Climate Risk to Island States Focus of World Environment Day

Coastal erosion, Barbados (Photo by Roger Meyer)


BRIDGETOWN, Barbados, June 5, 2014 (ENS) – Barbados, a small Caribbean island at the forefront of the fight against climate change, today hosted this year’s World Environment Day, leading United Nations-wide efforts to draw attention to the plight of the world’s small islands at risk of being lost to sea-level rise.

Over the last 100 years, the global sea level has risen by 10 to 25 centimeters, or up to about 10 inches.

UN Secretary-General Ban Ki-moon said in his message for World Environment Day, “This year, I urge everyone to think about the plight of Small Island Developing States and to take inspiration from their efforts to address climate change, strengthen resilience and work for a sustainable future.”

Said the UN chief, “Raise your voice, not the sea level.”

Today, Secretary-General Ban took part in the first Sustainable Energy for All Forum at UN headquarters. The goal is sustainable energy for all by 2030, an enormous challenge yet a tremendous opportunity.

UNEP Goodwill Ambassadors each lead a team in the WED Challenge: upper left, Brazilian model Giselle Bundchen; upper right, Ivorian professional footballer Yaya Toure; lower left, American actor Ian Somerhalder; lower right, American actor and producer Don Cheadle (Photos courtesy UNEP)

To open the week-long celebration in Barbados that started June 1, Prime Minister Freundel Stuart said, “As the global host of 2014 World Environment Day, the most important day of the year for environmental action, Barbados is honored to stand alongside the United Nations Environment Programme and the rest of the global WED community in raising our voices in solidarity with, and support for the Small Island Developing States of the world.”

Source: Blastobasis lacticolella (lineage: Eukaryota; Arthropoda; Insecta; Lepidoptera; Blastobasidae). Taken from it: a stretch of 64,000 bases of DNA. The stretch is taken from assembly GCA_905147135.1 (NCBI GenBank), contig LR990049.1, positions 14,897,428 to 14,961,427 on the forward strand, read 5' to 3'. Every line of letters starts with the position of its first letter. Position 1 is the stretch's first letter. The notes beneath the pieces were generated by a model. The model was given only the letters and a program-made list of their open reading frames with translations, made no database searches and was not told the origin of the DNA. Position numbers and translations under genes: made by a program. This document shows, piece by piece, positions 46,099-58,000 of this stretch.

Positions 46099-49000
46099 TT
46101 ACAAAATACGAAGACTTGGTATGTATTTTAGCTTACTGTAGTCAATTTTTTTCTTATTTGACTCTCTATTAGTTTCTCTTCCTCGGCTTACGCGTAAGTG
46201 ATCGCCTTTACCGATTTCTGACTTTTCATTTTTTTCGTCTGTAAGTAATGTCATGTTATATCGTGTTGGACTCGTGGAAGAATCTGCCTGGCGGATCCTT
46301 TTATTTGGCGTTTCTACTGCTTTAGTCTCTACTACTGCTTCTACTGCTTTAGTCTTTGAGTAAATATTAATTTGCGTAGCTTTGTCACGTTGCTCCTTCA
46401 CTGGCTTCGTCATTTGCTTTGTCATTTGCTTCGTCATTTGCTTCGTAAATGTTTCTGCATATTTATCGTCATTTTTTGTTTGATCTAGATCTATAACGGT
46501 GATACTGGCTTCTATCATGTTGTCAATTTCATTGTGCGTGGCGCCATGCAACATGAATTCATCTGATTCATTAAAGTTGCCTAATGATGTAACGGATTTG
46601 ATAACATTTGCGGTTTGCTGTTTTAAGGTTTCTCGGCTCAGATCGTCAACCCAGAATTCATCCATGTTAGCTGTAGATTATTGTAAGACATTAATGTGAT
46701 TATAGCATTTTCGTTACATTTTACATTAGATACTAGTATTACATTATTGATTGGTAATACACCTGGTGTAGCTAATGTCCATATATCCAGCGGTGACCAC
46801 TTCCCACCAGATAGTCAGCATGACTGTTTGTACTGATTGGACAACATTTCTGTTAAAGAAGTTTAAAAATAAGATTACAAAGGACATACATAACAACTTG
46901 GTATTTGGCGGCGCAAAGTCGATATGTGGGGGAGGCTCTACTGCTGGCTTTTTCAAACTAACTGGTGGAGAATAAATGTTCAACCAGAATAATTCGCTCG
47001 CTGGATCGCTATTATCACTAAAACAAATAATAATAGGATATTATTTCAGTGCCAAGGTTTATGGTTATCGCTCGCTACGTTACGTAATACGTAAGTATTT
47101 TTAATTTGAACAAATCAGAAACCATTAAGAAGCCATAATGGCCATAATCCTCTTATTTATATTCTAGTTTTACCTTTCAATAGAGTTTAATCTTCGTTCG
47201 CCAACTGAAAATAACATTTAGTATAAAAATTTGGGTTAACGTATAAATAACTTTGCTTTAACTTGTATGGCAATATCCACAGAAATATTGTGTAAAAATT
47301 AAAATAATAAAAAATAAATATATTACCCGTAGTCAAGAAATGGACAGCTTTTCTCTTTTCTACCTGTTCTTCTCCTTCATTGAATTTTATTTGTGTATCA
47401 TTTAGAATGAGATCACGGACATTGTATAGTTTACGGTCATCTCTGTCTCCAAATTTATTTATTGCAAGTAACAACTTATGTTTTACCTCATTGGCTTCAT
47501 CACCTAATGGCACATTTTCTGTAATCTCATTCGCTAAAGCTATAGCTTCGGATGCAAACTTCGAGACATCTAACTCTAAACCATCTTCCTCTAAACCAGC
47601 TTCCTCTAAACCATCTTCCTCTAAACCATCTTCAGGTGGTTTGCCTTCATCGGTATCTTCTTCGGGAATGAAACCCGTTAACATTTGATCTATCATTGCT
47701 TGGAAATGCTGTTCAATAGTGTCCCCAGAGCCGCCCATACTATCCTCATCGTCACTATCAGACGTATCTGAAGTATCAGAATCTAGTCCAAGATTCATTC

“Given the interconnectedness of the planet, our prosperity is also that of our neighbors in the developed and developing world,” Stuart said.

Energy Minister Senator Darcy Boyce flicked the switch at a beach facility operated by the National Conservation Commission to signal the launch of the government’s initiative to power all public facilities with solar electricity.

UNEP and the Barbados Chamber of Commerce sponsored a private sector forum in Bridgetown to promote clean technology development and investment in small island states.

Also in Barbados, the UN Environment Programme, UNEP, designated as a Goodwill Ambassador Ian Somerhalder, an actor best known for his work on the international hit TV series, “The Vampire Diaries,” and on the critically acclaimed drama “Lost.”

“Humans are currently consuming far more than our planet can provide or sustain,” said Somerhalder, a Louisiana native. “We are polluting our air with carbon emissions, destroying our forests and species, and filling our seas with plastic and waste. The time is now to go greener by making choices that are good for people and the planet.”

Somerhalder joined fellow UNEP Goodwill Ambassadors Gisele Bündchen, Don Cheadle and Yaya Touré in sending an SOS to the world on behalf of Small Island Developing States.

Their message, “We are all connected. The challenges faced by islands will face us all. So, every action we take to reduce waste and mitigate climate change counts. Join one of our teams and pledge to make a difference by taking action for World Environment Day.”

On June 5, 1972, the UN General Assembly authorized the formation of UNEP to, “provide leadership and encourage partnership in caring for the environment by inspiring, informing, and enabling nations and peoples to improve their quality of life without compromising that of future generations.”

That same day was designated World Environment Day. Over the years it has grown to be a broad global platform for public outreach celebrated by stakeholders in over 100 countries.

Among the hundreds of events held to celebrate World Environment Day 2014, some 45,000 people, including UN staff, participated in a clean-up campaign throughout Kosovo.

The Baltimore Orioles baseball team raised awareness of the environment in Sarasota, Florida, while in Shanghai, China a youth conference on “eco-civilization and green development” was held.